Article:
[Event "75th Tata Steel GpA"] [Site "Wijk aan Zee NED"] [Date "2013.01.14"] [Round "3"] [White "Carlsen, Magnus"] [Black "Van Wely, Loek"] [Result "*"] [ECO "E75"] [WhiteElo "2861"] [BlackElo "2679"] [Annotator "Grivas,Efstratios"] [PlyCount "65"] [EventDate "2013.01.12"] [Source "ChessBase"] [SourceDate "2012.10.19"] 1. c4 g6 2. d4 Nf6 3. Nc3 Bg7 4. e4 d6 5. Be2 O-O 6. Bg5 c5 7. d5 e6 ({A more often met line is} 7... h6 8. Bf4 e6 9. dxe6 Bxe6 10. Bxd6 Re8 11. Nf3 Nc6 { played first in 1971. The best known game (out of around 120 published) is:} 12. O-O Nd4 13. e5 Nd7 14. Nxd4 cxd4 15. Qxd4 Nxe5 16. Bxe5 Qxd4 17. Bxd4 Bxd4 18. Rac1 Rad8 19. b3 Bxc3 20. Rxc3 Rd2 21. Bf3 Rxa2 22. Bxb7 Rb8 23. Bf3 Ra3 24. Bd1 a5 25. Rc1 Rc8 26. Re1 a4 27. bxa4 Rxc4 28. Rxc4 Bxc4 29. Bc2 Bd5 30. h4 Bc6 31. Rd1 Ra2 32. Bb3 Ra3 33. Rd6 Rxb3 34. Rxc6 Rb1+ 35. Kh2 Rb4 {1/2-1/2 Polugaevsky,L-Kasparov,G Bugojno 1982.}) 8. Qd2 {Otherwise Black will play 8... h6 for 'free'.} exd5 9. exd5 Qb6 ({An active continuation. The other line is} 9... Re8 10. Nf3 Bg4 11. O-O Nbd7 12. h3 Bxf3 13. Bxf3 $14 {, where White has won a fair amount of games, due to his bishop pair and the b4 idea, for example in Polugaevsky,L-Gligoric,S, Skopje 1968.}) 10. Nf3 Bf5 11. Nh4 $1 (11. Rc1 {leads to nowhere:} Ne4 12. Nxe4 Bxe4 13. b3 Bxf3 14. Bxf3 Re8+ 15. Be2 Nd7 $11 {Grivas,E-Sahovic,D Athens 1983.}) 11... Ne4 12. Nxe4 Bxe4 13. f3 Qxb2 14. Rc1 Bf5 $2 ({Not satisfactory as well is} 14... h6 15. Bxh6 Qxd2+ 16. Bxd2 Bf6 17. g3 Bxh4 18. gxh4 Bf5 19. Bf4 {, but Black should follow the idea of the late Leonid Yurtaev with}) (14... Qxd2+ 15. Kxd2 Bxd5 $1 (15... f6 $2 16. Bf4 $16) (15... Bf5 $2 16. Nxf5 gxf5 17. Rb1 b6 18. Bd3 $16 {Kachiani Gersinska, K-Berezina,I Istanbul 2000}) 16. cxd5 Re8 {and now: c)} 17. Bf4 $5 ({a)} 17. Rhe1 a6 18. Bf4 (18. Bd3 Nd7 19. a4 h6 20. Be3 Nb6 $44 {Legky,N-Yurtaev,L Soviet Union 1984}) 18... Bf6 19. g3 g5 20. Bxd6 gxh4 21. Bxc5 Nd7 22. Ba3 hxg3 23. hxg3 Re5 24. Bc4 $13 {Lerner,K-Yurtaev,L Tallinn 1983.}) ({b)} 17. Rb1 Re5 (17... Nd7 18. Bb5 Re5 19. Bxd7 Rxg5 20. Rxb7 Rxd5+ 21. Kc2 $16 {Lputian, S-Yurtaev,L Volgograd 1985}) 18. f4 Rxd5+ 19. Kc1 Nc6 20. Rxb7 Rd4 21. Nf3 Rb4 22. Rc7 Nd4 23. Nxd4 Bxd4 24. Bh6 Rab8 $44 {Legky,N-Monin,N Tallinn 1985.}) 17... Bf6 18. g3 (18. Bg3 a6 19. f4 Nd7 20. Bg4 Nb6 21. Bf3 Na4 22. Bf2 b5 $44 {Zaichik,G-Yurtaev,L Volgodonsk 1983}) 18... g5 19. Bxd6 gxh4 20. Bc7 Nd7 ( 20... a6 21. Rxc5 Nd7 22. Rc4 $14 {Sorin,A-Peralta,F Buenos Aires 1998}) 21. Bb5 $14 {Grivas,E-Kotronias,V Athens 1986. Unfortunately Loek didn't seem to know this idea, as I confirmed later with him in the Press center.}) 15. Nxf5 gxf5 16. Qxb2 Bxb2 17. Rb1 $1 $146 ({A logical novelty. Previously} 17. Rc2 $6 Be5 18. f4 Bd4 19. Bd3 Re8+ {was OK for Black in Bukhman,E-Nezhmetdinov,R Daugavpils 1973.}) 17... Bc3+ 18. Kd1 {White has a large advantage already, as he will regain his pawn, remaining with the strong bishop pair.} Re8 $6 ({I think that Black's last chance was laying in} 18... b6 19. Bd3 Nd7 20. Be7 Rfe8 21. Bxd6 Ne5 22. Kc2 Nxd3 23. Kxd3 $16 {.}) 19. Rxb7 Na6 20. a3 $1 {The black knight is a prisoner!} Rab8 21. Rxb8 (21. Rxa7 {is fine as well, but White is in no need to take any risks.}) 21... Nxb8 22. Bd3 Nd7 23. Kc2 Bd4 $6 (23... Bf6 {was a bit more stubborn, although Black will lose the ending after} 24. Bd2 Rb8 25. Rb1 Rxb1 26. Kxb1 Ne5 27. Be2 {.}) 24. Rb1 Nb6 25. Bf4 Be5 26. Re1 Kg7 27. Bg3 $1 Re7 28. f4 Bf6 29. Rxe7 Bxe7 30. Be1 $1 h5 31. g3 Bf6 32. Kb3 Kg6 33. h3 {And Black resigned as the coming g4 will net White a good pawn for nothing. An easy game for Carlsen, as Van Wely hadn't done his homework...} *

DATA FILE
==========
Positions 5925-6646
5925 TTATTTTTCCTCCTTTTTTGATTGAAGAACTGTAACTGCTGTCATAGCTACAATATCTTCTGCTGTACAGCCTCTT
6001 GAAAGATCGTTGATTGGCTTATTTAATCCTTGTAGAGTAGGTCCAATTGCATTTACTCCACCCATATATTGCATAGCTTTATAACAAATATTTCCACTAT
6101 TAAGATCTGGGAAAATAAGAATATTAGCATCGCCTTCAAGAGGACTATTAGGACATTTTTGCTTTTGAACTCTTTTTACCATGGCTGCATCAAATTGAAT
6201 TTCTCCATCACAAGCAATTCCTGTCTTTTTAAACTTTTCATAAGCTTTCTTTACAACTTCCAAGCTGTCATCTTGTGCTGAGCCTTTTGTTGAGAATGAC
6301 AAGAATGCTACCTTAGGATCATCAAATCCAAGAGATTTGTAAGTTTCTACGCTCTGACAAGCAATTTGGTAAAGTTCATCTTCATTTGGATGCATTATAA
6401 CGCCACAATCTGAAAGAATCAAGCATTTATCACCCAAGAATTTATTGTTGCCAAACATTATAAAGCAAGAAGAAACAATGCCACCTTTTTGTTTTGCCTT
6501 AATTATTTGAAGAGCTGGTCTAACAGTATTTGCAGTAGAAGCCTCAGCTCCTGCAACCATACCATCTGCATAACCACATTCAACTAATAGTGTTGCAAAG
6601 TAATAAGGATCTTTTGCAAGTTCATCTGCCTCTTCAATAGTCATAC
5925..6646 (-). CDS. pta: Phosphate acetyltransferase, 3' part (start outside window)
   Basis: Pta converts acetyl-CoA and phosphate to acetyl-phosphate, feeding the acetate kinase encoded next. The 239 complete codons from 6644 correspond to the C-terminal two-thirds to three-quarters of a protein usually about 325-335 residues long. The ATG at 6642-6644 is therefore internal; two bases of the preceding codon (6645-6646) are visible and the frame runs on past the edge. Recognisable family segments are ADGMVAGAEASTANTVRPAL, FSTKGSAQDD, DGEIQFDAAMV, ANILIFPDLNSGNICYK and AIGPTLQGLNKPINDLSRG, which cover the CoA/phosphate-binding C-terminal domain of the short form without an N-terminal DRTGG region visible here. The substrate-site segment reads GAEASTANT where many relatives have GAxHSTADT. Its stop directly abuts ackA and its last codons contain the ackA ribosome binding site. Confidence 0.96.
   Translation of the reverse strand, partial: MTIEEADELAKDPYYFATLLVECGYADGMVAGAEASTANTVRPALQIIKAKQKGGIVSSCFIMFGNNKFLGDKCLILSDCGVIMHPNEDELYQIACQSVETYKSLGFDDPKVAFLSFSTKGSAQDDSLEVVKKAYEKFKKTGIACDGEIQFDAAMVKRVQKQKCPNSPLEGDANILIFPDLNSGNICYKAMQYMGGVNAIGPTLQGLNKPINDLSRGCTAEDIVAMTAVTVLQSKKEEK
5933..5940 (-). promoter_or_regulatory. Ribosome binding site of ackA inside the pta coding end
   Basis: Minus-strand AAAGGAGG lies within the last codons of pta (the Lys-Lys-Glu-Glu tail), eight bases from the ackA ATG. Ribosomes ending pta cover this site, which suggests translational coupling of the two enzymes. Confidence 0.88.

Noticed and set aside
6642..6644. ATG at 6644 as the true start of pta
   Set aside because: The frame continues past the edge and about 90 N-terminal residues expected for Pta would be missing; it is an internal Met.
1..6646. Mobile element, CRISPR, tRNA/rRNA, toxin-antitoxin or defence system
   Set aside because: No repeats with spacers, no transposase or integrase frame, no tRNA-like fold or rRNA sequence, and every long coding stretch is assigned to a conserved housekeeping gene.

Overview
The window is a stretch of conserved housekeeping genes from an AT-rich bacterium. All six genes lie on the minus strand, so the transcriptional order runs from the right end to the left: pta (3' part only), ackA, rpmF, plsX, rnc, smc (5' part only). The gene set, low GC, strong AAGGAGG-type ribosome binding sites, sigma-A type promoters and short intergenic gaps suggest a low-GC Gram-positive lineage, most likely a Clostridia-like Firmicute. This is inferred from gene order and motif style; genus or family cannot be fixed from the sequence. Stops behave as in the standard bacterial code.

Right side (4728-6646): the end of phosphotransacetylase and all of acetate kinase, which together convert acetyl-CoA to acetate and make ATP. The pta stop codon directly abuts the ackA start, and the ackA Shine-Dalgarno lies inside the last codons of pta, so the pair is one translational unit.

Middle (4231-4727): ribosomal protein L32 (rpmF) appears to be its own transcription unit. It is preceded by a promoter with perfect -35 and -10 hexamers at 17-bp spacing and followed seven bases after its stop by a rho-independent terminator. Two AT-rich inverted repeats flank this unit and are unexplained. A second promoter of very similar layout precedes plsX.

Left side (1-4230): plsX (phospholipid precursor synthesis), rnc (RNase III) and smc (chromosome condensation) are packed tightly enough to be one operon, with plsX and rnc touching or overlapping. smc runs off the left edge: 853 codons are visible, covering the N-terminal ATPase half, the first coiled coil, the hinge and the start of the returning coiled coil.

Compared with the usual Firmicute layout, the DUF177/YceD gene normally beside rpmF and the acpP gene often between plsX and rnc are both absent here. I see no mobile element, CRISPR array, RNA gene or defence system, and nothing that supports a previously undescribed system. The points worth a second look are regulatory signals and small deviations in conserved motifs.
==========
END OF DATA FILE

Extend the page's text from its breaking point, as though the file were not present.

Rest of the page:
Current standings